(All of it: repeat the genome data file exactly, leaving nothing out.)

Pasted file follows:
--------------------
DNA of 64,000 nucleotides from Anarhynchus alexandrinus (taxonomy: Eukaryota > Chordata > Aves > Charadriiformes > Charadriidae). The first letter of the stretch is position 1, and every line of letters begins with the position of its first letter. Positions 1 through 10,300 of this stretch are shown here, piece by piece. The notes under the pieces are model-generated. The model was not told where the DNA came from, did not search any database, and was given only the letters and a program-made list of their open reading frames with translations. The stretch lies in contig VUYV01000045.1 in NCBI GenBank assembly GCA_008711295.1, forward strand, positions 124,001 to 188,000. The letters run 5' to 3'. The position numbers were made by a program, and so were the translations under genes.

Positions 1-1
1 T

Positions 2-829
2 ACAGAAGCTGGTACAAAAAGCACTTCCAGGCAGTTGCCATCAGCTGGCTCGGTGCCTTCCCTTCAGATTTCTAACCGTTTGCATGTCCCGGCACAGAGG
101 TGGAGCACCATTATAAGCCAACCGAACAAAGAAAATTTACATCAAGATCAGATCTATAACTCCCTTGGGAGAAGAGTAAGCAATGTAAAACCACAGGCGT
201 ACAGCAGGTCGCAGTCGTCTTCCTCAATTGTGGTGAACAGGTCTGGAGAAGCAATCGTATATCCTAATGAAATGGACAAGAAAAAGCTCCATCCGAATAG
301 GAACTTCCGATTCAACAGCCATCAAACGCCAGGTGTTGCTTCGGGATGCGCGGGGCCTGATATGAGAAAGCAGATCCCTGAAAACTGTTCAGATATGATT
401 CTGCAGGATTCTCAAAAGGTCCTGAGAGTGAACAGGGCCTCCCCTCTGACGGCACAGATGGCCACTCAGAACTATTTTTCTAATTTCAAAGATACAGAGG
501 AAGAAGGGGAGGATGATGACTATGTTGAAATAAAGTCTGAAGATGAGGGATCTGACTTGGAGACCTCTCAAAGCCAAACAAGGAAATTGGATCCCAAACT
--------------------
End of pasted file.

DNA of 64,000 nucleotides from Anarhynchus alexandrinus (taxonomy: Eukaryota > Chordata > Aves > Charadriiformes > Charadriidae). The first letter of the stretch is position 1, and every line of letters begins with the position of its first letter. Positions 1 through 10,300 of this stretch are shown here, piece by piece. The notes under the pieces are model-generated. The model was not told where the DNA came from, did not search any database, and was given only the letters and a program-made list of their open reading frames with translations. The stretch lies in contig VUYV01000045.1 in NCBI GenBank assembly GCA_008711295.1, forward strand, positions 124,001 to 188,000. The letters run 5' to 3'. The position numbers were made by a program, and so were the translations under genes.

Positions 1-1
1 T

Positions 2-829
2 ACAGAAGCTGGTACAAAAAGCACTTCCAGGCAGTTGCCATCAGCTGGCTCGGTGCCTTCCCTTCAGATTTCTAACCGTTTGCATGTCCCGGCACAGAGG
101 TGGAGCACCATTATAAGCCAACCGAACAAAGAAAATTTACATCAAGATCAGATCTATAACTCCCTTGGGAGAAGAGTAAGCAATGTAAAACCACAGGCGT
201 ACAGCAGGTCGCAGTCGTCTTCCTCAATTGTGGTGAACAGGTCTGGAGAAGCAATCGTATATCCTAATGAAATGGACAAGAAAAAGCTCCATCCGAATAG
301 GAACTTCCGATTCAACAGCCATCAAACGCCAGGTGTTGCTTCGGGATGCGCGGGGCCTGATATGAGAAAGCAGATCCCTGAAAACTGTTCAGATATGATT
401 CTGCAGGATTCTCAAAAGGTCCTGAGAGTGAACAGGGCCTCCCCTCTGACGGCACAGATGGCCACTCAGAACTATTTTTCTAATTTCAAAGATACAGAGG
501 AAGAAGGGGAGGATGATGACTATGTTGAAATAAAGTCTGAAGATGAGGGATCTGACTTGGAGACCTCTCAAAGCCAAACAAGGAAATTGGATCCCAAACT